The Rapidian

Feet on the Ground: The Basics of Barefoot Running

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Barefoot Running on the Road

Barefoot Running on the Road /Jason Robillard

Jason Robillard Runs Barefoot in Michigan

Jason Robillard Runs Barefoot in Michigan

Running barefoot, in the competitive sense, isn't as new as some people might think. The movement is building among runners now, especially with minimalist foot covers, which make the sport easier on the feet. Ethiopian Abebe Bikila perhaps set the stage, running the marathon in the 1964 Rome Olympics barefoot. He won a gold medal. Four years later in Tokyo, he won another gold for the marathon, this time wearing shoes.

And maybe that's the best thing to keep in mind about barefoot running--sometimes it might be the right option; other times shoes might be better.

When Jason Robillard injured himself running he began looking up information on the internet about running injuries and prevention. "I was in grad school at GVSU at the time and in the found a paper online that hypothesized that barefoot running could strengthen your feet and reduce injuries," said Robillard. When he was in high school, he ran barefoot often and didn't have the kinds of injuries he was experiencing. "It made sense," he said. In the spring of 2006 he decided to give it a try. "I," he said. "I basically took my shoes off and tried doing the same things I did with my shoes on as far as technique," he said. "There wasn't a lot of information out there, there was a lot of trial and error." He trained through the spring and summer running a 15k race, then a 50 miler and he experienced no injuries. "I ran in aqua socks, I wasn't quite ready for racing totally barefoot," he said. Now he averages one race a month, most without any foot cover at all. He will be running the 100 mile Burning River Ultra Marathon in Ohio at the end of July without shoes or covers.

For people who might be considering running barefoot, there are a few things to consider as you explore.

  • Begin by getting used to being barefoot. Walk without shoes and become accustom to the feelings you experience. Robillard recommends doing calf stretching exercises and trying some barefoot hiking. He also recommends NOT transitioning to barefoot running by using a foot cover or thin shoe. "You'll miss important feedback from the soles of your feet," writes Robillard on the website Barefoot Running University.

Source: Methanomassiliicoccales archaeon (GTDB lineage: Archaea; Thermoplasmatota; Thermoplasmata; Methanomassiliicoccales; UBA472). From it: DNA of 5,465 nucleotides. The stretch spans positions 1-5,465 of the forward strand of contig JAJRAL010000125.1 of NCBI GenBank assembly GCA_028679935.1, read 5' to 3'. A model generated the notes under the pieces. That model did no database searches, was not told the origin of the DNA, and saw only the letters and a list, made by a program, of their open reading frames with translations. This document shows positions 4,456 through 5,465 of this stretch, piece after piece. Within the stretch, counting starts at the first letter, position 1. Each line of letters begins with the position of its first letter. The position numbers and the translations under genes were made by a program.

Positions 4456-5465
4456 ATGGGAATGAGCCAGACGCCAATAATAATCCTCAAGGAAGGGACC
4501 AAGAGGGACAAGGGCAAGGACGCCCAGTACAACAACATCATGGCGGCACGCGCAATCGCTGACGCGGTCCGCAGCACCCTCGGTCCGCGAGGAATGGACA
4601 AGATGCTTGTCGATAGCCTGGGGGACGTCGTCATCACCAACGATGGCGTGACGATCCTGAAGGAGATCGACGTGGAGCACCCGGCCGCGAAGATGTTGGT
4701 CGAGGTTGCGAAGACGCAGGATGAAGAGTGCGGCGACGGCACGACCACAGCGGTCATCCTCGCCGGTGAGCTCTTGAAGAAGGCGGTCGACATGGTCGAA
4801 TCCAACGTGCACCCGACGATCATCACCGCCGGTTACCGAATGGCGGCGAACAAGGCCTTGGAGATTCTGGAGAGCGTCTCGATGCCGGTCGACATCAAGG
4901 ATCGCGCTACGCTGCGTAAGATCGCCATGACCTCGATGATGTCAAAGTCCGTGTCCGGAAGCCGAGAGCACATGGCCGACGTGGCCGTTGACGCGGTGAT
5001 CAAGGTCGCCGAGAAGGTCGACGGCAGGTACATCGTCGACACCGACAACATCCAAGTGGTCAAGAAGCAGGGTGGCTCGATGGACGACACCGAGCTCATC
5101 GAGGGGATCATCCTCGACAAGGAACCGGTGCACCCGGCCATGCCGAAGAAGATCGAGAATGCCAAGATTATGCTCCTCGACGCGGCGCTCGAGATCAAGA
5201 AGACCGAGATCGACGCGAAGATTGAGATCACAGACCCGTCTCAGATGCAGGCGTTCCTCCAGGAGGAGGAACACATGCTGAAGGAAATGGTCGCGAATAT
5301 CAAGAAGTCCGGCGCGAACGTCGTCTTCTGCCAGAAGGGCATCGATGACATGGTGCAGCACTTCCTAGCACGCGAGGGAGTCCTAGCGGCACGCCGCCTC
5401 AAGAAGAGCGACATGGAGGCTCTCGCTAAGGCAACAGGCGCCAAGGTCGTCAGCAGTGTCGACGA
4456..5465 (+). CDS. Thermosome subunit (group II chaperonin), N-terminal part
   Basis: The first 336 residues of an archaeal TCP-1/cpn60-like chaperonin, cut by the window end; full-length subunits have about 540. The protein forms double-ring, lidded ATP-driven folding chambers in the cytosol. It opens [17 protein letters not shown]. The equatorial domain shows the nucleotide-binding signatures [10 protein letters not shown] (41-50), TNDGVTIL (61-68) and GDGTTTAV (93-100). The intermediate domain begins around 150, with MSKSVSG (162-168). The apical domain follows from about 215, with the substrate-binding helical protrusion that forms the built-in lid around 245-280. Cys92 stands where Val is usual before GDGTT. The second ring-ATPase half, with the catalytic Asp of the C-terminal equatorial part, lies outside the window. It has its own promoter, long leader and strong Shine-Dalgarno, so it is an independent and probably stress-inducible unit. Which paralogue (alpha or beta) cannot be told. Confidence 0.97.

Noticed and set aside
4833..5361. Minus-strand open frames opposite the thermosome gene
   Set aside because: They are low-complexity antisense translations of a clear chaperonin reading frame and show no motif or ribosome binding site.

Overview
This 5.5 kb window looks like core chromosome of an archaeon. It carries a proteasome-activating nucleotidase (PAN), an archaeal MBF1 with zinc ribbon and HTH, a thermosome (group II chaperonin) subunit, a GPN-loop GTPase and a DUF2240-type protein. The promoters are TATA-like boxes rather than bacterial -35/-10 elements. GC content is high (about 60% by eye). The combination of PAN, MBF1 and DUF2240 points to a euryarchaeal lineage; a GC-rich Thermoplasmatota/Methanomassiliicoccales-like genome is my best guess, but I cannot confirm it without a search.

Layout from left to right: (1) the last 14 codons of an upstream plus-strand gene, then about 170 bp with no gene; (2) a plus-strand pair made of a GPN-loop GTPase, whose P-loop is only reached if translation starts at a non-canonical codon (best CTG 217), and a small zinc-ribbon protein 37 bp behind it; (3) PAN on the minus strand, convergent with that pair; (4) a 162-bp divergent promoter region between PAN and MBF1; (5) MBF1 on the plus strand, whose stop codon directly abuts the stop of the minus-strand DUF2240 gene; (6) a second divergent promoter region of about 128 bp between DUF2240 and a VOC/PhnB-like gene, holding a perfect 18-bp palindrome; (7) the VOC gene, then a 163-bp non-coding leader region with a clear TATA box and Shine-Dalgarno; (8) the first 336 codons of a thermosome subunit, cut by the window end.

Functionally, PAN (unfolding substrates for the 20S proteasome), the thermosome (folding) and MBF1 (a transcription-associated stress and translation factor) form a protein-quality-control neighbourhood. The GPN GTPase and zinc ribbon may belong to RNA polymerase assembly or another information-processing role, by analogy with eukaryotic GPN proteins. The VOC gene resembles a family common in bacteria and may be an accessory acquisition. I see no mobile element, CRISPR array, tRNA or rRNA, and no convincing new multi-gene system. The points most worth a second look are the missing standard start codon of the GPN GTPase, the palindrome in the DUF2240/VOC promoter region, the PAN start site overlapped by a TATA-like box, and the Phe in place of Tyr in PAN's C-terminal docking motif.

• After spending a few weeks getting used to walking barefoot, begin walking in place and then slowly start running. This up and down (rather than forward moving) motion will help strengthen your feet and prepare you to run. This is important--if you can't build up from 15 seconds of running in place barefoot for three minutes (all without pain) you might need to reconsider.
  • Once running in place is mastered, Robillard suggests finding a stretch of surface that is flat, clean and smooth. At this point, running slowly is important, as is running a short distance. He suggests 1/8-1/4 of a mile at most, three days a week. Days of rest off between barefoot runs are important. Increase distance only by an 1/8 of a mile at a time.
  • After about a month, adding incremental mileage, a runner should be around 1.5 miles in distance, but still running slowly. Staying at this level is important until you can run the distance without pain. At this point, new terrain can be added - grass, dirt or even sand. Some hills can be added, too.
  • Robillard emphasizes in his book and website that running relaxed is important to early success. He recommends progressive relaxation, where you tense, hold and then release all muscle groups in the body starting with the feet and moving up to the head. "Relaxation is fundamental to all barefoot runners. It gives the athlete the ability to run with little impact," said Robillard. Running softly, which is what barefoot runners do, requires relaxation.

Taking up barefoot running requires discipline and a long-term commitment to giving up shoes. It can take as long as six months for a runner to transition to barefoot running and return distances and speeds that were achieved in shoes. More details on getting started running barefoot are in Robillard's book, The Barefoot Running Book.


This is the second in a three-part series. Next up, the third article in the series: Talking with some Grand Rapids area barefoot runners.


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That explains why my Vibram Five Fingers are called Bikila!

Thanks for making the connection with the foot covers and the Bikila name. 

Wait a second here--are you telling me Jason runs barefoot in the winter???

Jason got me interested in barefoot running.  I can safely say the first time I saw him out running - last November - I told "no way can I do that..." 

Seven months later I have run numerous races and training runs barefoot.  Running has become more fun, included less injury, and I have become much stronger all around.